Skip to main content

Hard Lessons Learned

Candid advice from Atlassian’s Security Chief

CyRise Elevate was joined by guest advisor and cybersecurity leader Dan Grzelak, Security Chief of Staff at Atlassian.

Grzelak made his mark as a Security Intelligence Manager, then Head of Security at Atlassian, helping to build it into an Australian success story. A startup founder in his own right, he is an advisor to a number of Australian startups, and a developer of open source security tools and research.

Dan candidly shared his most memorable ‘hard lessons learned’ from a career at one of Australia’s most impactful and iconic technology cybersecurity companies.


Think Bigger

For a long time, Grzelak thought he was achieving big things as Atlassian’s Head of Security. He’d successfully built a team, had a solid track record, and seemed to be meeting the expectations of customers.

Then, Atlassian recruited a new CISO, with a bigger vision for the security team.

“Adrian [Ludwig] had an unconstrained mindset. He pushed for the security team to double, and then double again. I realized I had been constraining my own vision for what we could achieve. Those artificial limitations weren’t helping the company or our customers, and the realization changed my whole perspective”.

Don’t try to just ‘meet’ expectations – a ‘value add’ CISO is thinking bigger.

Don’t just rebuild. See the opportunity.

As security leaders, we can’t always prevent adversity, but we can certainly choose how to respond. In January 2010, Google admitted they had been the victim of a cyber-attack; one which had given attackers sweeping access to users’ private Gmail accounts, amongst other sensitive data. Attackers had also stolen Google’s intellectual property, and a review of the incident revealed embarrassingly weak security in many of Google’s systems.

Daniel pointed out that instead of wallowing in their mistakes, Google used the failure as an opportunity to build one of the most secure platforms in the world; pioneering the Advanced Protection Program and launching a multi-million dollar bug bounty program within just a few months of the attack. Their security program remains a model many organizations aspire to today.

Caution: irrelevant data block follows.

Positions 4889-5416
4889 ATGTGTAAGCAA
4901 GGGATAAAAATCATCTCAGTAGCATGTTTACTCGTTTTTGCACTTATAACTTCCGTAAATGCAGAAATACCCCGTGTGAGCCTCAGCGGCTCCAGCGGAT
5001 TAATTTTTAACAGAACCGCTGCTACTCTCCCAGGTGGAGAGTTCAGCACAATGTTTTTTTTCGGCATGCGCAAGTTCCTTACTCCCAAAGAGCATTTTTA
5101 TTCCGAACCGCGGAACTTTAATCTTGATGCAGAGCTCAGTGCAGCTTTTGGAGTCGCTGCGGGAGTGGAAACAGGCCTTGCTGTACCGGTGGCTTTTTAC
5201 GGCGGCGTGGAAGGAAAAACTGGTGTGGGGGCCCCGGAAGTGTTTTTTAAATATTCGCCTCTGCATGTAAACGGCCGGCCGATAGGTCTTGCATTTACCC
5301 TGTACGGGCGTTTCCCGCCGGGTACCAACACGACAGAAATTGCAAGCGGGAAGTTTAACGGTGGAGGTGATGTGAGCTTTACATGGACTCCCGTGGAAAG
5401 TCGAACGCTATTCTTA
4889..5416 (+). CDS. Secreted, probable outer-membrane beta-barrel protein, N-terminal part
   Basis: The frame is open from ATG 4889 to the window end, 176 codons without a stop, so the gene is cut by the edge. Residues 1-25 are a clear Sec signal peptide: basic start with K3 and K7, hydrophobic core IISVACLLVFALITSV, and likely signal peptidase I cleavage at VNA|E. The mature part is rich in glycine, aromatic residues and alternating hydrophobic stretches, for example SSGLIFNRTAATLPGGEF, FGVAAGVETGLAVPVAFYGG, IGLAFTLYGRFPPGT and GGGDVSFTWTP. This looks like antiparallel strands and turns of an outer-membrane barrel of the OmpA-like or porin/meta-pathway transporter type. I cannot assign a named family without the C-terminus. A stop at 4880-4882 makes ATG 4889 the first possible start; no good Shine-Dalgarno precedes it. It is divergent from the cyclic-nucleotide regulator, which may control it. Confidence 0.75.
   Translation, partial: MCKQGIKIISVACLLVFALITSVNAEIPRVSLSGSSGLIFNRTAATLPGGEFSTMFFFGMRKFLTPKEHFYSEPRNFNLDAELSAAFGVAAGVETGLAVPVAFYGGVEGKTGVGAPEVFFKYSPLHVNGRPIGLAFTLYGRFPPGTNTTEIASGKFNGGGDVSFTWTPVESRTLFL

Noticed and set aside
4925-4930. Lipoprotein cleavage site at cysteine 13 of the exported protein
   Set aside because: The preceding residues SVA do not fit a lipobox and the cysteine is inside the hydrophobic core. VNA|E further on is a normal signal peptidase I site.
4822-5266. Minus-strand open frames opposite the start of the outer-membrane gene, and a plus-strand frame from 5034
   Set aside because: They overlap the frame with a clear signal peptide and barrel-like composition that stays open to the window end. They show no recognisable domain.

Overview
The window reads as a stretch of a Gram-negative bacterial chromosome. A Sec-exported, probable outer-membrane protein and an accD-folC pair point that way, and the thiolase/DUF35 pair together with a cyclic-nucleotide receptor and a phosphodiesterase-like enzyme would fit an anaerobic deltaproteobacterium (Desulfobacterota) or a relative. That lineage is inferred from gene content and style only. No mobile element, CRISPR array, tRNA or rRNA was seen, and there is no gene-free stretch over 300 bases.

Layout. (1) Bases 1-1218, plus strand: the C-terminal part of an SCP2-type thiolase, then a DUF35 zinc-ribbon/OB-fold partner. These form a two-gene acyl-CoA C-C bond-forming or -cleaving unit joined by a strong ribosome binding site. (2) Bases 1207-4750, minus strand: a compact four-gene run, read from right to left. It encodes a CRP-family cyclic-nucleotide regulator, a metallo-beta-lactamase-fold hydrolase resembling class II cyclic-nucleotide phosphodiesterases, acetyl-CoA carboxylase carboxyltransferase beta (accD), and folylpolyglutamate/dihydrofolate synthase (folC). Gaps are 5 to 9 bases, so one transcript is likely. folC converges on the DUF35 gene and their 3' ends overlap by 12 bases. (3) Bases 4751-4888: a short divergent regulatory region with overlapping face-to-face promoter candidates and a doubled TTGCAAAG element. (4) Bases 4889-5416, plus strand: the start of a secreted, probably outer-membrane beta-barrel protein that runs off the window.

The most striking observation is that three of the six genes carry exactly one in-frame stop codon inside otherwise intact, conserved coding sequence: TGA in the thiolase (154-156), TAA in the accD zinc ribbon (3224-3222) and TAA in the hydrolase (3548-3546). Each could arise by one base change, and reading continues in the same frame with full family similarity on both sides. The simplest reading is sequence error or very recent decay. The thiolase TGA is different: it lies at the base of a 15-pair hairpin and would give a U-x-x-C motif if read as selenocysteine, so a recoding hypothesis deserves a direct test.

It’s important to move swiftly after a security incident, and enact reforms before the incident is forgotten!

Don’t #@!% the customer

Atlassian’s company values are refreshingly transparent and candid, and include ‘Open company, no bullshit’, ‘Be the change you seek’, and our personal favourite: ‘Don’t #@!% the customer’.

Daniel shared that ‘Don’t #@!% the customer’ has become a guide by which to quickly assess identify risks:

“Just ask yourself; “Will this #@!% the customer?’ before you proceed with an action, and you’ll drastically reduce the chance of releasing an insecure feature”.

This helps reduce the demands on Daniel’s security teams; as every staff member at Atlassian is mindful of creating secure products that won’t ‘#@!% the customer’ – ensuring cybersecurity is built into the design process, rather than an afterthought.

Don’t overthink it

There’s an overwhelming number of new tools and systems available on the market, and you don’t always have time to agonize over which one is the ‘perfect’ fit. It can be tempting to hold off making a decision rather than take a risk, and Grzelak found the selection process for new tools was sometimes overlong. By the time a decision had been made to adopt a new product, the company’s needs had begun to change.

To keep up with the rapid pace of change, focus on staying flexible and adapting. When choosing a new tool, remember that products will come to the natural end of their life, and new tools will become available – so make your selection with the intent to iterate as needed. One choice isn’t going to make or break your security, but indecision can leave you unprotected.

The TL;DR –

Dan’s underlying message is that a great security leader thinks beyond their job description, and takes on the role of imagining what could be. Whether you’re in a time of ‘business as usual’, or are facing adversity, a security leader – like any great leader – is focused on pushing the business further.


CyRise Elevate is our membership and development program for ambitious cybersecurity leaders. We’re currently recruiting members for our new CyRise Elevate tribes for GRC and technical security leaders and have limited spots available in our CyRise Elevate tribes for senior security leaders in scale-up organisations.

If you know an ambitious security leader you think might be a good fit, we’d love to meet them. For our new tribes, the perfect candidate is someone who has strategic responsibilities and (probably) reports to the CISO or the Head of Information Security. Is that you or someone you know? Send us an email at [email protected] and we can send you some more information.